Shaft (1971)

Rated R, but at least the first half is pretty clean.


Of all the blaxploitation films that were made in the ’70s, Shaft was the most influential and probably the coolest too. It’s even had longevity, as evidenced by all the sequels and remakes. People (including the AFI) haven’t forgotten about Gordon Parks’ private dick flick, which had a fresh take on just what a black hero could be. Richard Roundtree wasn’t righteous and measured like Sidney Poitier always had to be. John Shaft was a bad…uh, mamma jamma. This, however, wasn’t a film we enjoyed as much as others of its type, partly because it’s a little amateurish technically and the man’s sex life is a bit dicey. Still, you can’t overlook how important this movie was and is to people who look like Roundtree and not like us. Anyway, be the only one to understand our final episode of 2021 (well, you and his wuh-huh-man) as we get political, but also laugh a bunch in our 422nd Ellises’ Analysis.

Well, Actually: The Godfather was actually not one of the 25 movies inducted into the National Film Registry in 1989 (the inaugural year), but instead went in the following year. Also, Sweet Sweetback’s Baadasssss Song was inducted too, but it wasn’t the 2nd film directed by a black person to make that cut because it only went in in 2020.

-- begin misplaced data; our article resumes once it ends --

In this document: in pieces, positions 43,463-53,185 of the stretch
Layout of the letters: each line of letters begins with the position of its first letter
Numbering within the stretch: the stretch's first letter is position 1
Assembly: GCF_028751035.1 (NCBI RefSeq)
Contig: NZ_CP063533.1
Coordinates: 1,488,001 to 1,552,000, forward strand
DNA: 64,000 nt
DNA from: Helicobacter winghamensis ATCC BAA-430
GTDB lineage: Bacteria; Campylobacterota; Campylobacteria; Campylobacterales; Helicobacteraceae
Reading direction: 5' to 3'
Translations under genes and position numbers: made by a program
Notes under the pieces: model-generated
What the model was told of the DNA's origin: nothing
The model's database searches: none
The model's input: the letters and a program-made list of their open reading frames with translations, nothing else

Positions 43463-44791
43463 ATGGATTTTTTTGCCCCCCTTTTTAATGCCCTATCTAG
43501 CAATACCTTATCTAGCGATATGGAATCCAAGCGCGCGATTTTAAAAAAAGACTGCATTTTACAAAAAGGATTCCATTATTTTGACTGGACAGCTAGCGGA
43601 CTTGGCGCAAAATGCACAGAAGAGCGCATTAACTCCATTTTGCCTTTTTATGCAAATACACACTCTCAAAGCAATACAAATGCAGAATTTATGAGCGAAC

Being a sex machine and killing bad guys is so much easier when you’ve got some java juice keeping you going. Sparkplug Coffee remains our delightful sponsor and they continue to offer a 20% discount if you just use our promo code (“top100project”) when you’re ready to pay the tab.

We tweet with a certain amount of frequency: @moviefiend51 and @bevellisellis

Ryan also yibbers about sports pics on Scoring At The Movies


Rotten Tomatoes reviews

AFI’s Top 100 Lists

1971 Box Office

National Film Registry in 2000

1971 Academy Award winners and nominees

Isaac Hayes’ Oscar acceptance speech

Links to: the Shaft franchise and The French Connection and Dirty Harry and Coffy and Taxi Driver

Previously on The Ellises’ Analysis: Scrooged

January 3rd on The Ellises’ Analysis: Starship Troopers

Leave a Reply

Fill in your details below or click an icon to log in: Logo

You are commenting using your account. Log Out /  Change )

Twitter picture

You are commenting using your Twitter account. Log Out /  Change )

Facebook photo

You are commenting using your Facebook account. Log Out /  Change )

Connecting to %s